Ecological transition: transport, building and industry will concentrate two thirds of the efforts

The trajectory envisaged by Matignon to decarbonize France involves all sectors of the economy – but some more than others. The plan presented this Monday by Elisabeth Borne to the National Council for Energy Transition provides that transport, industry and construction will concentrate two thirds of the effort necessary to reduce France’s emissions by 138 million tonnes of CO2 equivalent by 2030 – according to the trajectory that will allow our country to achieve carbon neutrality in 2050.

Overview of the levers envisaged at this stage:

Transport: rage on the private car

Concentrating on its own 32% of France’s domestic greenhouse gas emissions (129 million tonnes of CO2 equivalent), the transport sector is also the one that will provide the bulk of the decarbonization effort by 2030: 37 million tonnes of CO2 equivalent (MT), ie 27% of the total effort, must have disappeared by this date.

For this, it will be necessary to significantly reduce the use of the private car, and in particular thermal cars. It is the transfer to the electric car that will have the greatest impact (-11 million tonnes, calculated Matignon). The proportion of battery-powered vehicles will have to be increased to 15% of the fleet by 2030. Quite a leap: it is 1.2% today.

This will require having sold 5.7 million by 2030, calculated Matignon – for comparison, it sold 203,000 in 2022, and 126,500 more including plug-in hybrids. Sales incentives (bonuses, conversion bonuses, leasing at 100 euros per month ) will be welcome, as well as measures promoting the greening of corporate fleets, which account for half of new vehicle purchases.

Many other levers are envisaged, with significant impacts. Sobriety linked to telework (-3 MT), modal shift to train or bicycle (-5 MT), carpooling (-3 MT), but also the use of rail or river freight for goods (-4 MT) , For example.

· Agriculture :

We know less, but the agricultural sector is today the second most emitting sector of greenhouse gases in France. Last year, it represented 20% of national emissions, with 81 MT, ie as much as the previous year, and more than industry or buildings (tertiary and residential combined). The pressure envisaged is however less significant than in other sectors, representing only 13 MT, or 9% of the 138 MT to be found by 2030.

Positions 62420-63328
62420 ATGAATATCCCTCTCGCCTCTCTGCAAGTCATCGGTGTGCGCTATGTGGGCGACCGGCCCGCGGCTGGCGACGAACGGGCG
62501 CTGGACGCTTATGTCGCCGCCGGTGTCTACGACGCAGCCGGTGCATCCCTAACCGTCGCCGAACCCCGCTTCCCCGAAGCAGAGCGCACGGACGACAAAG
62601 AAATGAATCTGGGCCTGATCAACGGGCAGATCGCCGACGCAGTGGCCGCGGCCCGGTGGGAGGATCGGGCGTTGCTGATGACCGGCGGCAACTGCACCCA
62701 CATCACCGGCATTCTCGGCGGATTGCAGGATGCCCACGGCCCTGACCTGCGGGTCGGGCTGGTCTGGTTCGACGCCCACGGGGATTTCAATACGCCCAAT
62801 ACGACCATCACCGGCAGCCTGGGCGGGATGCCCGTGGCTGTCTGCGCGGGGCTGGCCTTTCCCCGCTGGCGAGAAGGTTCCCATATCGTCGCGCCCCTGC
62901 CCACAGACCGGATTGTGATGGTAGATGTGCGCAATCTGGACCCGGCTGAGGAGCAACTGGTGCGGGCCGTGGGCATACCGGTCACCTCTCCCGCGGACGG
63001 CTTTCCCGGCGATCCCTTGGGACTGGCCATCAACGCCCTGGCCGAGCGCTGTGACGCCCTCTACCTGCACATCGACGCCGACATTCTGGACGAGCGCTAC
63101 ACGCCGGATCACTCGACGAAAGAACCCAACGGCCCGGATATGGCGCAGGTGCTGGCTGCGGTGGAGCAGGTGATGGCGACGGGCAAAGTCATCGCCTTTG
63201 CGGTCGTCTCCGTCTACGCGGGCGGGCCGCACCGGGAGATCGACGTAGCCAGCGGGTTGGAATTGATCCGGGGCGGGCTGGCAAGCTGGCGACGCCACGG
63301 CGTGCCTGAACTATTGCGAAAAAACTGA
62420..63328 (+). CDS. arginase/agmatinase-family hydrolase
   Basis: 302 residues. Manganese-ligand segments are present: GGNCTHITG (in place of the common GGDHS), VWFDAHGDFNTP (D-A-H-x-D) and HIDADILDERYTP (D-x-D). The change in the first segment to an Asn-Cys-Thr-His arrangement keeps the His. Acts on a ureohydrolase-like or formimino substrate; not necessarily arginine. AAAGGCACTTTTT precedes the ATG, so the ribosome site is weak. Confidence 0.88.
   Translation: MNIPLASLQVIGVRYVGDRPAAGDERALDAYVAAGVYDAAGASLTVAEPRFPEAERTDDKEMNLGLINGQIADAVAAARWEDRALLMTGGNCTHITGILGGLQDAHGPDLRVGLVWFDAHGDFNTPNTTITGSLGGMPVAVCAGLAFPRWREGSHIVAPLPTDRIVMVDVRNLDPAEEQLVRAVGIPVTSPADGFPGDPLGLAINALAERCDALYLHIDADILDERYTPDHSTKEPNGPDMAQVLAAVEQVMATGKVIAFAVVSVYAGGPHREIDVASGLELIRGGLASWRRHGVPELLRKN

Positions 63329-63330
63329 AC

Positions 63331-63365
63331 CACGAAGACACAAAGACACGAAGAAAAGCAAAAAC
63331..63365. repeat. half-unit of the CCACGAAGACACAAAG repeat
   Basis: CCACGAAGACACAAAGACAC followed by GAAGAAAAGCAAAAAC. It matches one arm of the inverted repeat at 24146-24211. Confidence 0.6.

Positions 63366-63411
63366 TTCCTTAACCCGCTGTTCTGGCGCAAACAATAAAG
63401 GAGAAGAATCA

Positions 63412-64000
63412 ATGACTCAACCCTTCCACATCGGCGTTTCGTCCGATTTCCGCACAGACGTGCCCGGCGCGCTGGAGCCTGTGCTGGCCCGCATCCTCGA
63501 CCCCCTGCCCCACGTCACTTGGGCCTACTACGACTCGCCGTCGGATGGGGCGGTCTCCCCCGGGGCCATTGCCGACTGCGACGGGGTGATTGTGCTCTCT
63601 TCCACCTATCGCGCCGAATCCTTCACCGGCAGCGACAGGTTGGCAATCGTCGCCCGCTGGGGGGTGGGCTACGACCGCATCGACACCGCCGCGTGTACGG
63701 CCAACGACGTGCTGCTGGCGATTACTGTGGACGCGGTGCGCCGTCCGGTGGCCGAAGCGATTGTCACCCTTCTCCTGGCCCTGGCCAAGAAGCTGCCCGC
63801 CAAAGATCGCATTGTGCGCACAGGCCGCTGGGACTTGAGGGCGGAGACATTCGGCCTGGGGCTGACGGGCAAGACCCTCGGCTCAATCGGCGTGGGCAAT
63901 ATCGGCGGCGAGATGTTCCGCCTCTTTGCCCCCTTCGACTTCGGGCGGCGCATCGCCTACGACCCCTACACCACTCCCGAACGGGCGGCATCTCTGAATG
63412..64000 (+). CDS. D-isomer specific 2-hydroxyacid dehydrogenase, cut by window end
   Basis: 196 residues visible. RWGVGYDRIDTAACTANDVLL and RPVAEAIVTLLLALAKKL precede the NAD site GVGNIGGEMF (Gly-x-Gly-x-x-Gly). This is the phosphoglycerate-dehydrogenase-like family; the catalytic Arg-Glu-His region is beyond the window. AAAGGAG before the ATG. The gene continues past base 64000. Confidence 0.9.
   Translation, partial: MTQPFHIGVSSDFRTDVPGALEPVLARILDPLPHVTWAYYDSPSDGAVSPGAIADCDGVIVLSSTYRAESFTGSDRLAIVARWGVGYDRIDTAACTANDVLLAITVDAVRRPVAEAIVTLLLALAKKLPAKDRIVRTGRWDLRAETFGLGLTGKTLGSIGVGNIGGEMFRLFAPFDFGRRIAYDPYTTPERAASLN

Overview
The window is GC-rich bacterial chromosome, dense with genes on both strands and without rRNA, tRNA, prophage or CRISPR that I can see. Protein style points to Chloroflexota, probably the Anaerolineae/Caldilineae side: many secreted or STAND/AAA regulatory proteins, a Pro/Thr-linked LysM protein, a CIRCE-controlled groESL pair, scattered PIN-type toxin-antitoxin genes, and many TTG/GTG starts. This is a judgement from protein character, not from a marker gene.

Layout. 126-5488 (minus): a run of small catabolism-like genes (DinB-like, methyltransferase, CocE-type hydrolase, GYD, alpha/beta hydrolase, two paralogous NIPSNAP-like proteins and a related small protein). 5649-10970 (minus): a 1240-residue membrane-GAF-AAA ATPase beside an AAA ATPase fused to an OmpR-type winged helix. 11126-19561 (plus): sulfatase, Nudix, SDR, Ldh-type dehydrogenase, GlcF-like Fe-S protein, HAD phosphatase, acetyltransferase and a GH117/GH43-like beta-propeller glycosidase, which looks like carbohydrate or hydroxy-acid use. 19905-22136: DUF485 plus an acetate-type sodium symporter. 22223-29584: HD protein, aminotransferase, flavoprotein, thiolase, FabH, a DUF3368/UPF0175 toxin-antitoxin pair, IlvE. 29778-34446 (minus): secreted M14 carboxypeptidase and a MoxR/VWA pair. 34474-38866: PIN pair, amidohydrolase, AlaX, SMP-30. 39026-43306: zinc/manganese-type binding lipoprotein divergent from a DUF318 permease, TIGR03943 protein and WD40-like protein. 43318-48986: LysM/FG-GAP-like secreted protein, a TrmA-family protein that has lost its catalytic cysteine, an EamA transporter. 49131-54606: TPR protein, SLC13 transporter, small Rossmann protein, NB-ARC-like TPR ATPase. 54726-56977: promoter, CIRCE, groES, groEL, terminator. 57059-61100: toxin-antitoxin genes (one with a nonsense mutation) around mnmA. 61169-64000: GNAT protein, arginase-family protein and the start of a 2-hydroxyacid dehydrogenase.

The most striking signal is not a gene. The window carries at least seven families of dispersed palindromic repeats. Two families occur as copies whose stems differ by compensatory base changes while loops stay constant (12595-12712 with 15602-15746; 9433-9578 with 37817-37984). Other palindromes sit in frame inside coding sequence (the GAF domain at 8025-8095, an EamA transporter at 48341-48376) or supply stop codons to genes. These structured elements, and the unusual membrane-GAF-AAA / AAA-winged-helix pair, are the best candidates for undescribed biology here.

The efforts to be made are no less important: they concern crops where it will be necessary to use more plant cover, or to replace part of the mineral fertilizers with organic fertilisers. They also concern animal husbandry (which accounts for nearly half of the sector’s emissions). There, the government is betting in particular on the continuation of the downward trend in livestock. It also intends to tackle the decarbonization of agricultural machinery.

At Matignon, we also insist on taking into account the fact that agricultural soils are one of the main sources for improving carbon sinks (which absorb and store CO2). Finally, we must avoid imported emissions, such as soya, which can be produced more in France.

Carbon sinks: the forest puzzle

The government is also counting on an increase in carbon sinks (a role played by forests, woods and agricultural land) in France by 2030, without setting a quantified target. Because global warming, and drought in particular, affects this storage capacity and carbon sinks are down compared to 1990. There is therefore uncertainty about their recovery.

It is one of the most difficult subjects, we recognize in Matignon who works on it. This involves both preserving forests and fighting against the artificialization of soils.

Industry: focus on the large sites with the highest emissions

This is one of the areas where the government has already planned to open the purse strings: Emmanuel Macron promised last November to allocate 5 billion euros more than the 5 billion already promised, to help 50 most emitting industrial sites to begin their transition – provided that they reduce their emissions by half in 2030 (compared to 2015).

The stakes are high: industry accounted for 18% of French emissions in 2022 (72 MT) – half of which for the 50 largest sites, in the steel industry, chemicals, cement or the food industry. According to Matignon, these 50 sites alone could eliminate 24 MT by 2030, in particular by investing in breakthrough technologies such as the use of carbon-free hydrogen in the steel industry, or that of inert anodes in aluminum. The sequestration and storage of CO2 could also eliminate 5 MT on this horizon, according to Matignon, and the other industrial sites 11 MT.

Building: renovation on all floors

Better insulate thermal sieves, but also ban oil-fired boilers and reduce gas heating: while building emissions (residential and tertiary) represented 64 MT in 2022, Matignon hopes to reduce them by 34 MT by 2030 , thanks in particular to these three levers, which could save around 8 MT each, in residential housing alone. Sobriety efforts could also remove 4 MT.

It remains to be seen how Matignon intends to encourage such renovations. Although he helped fund the renovation of 670,000 housing units last year, the current tool, MaPrimeRenov, was mainly used for partial works – with a limited effect on emissions.

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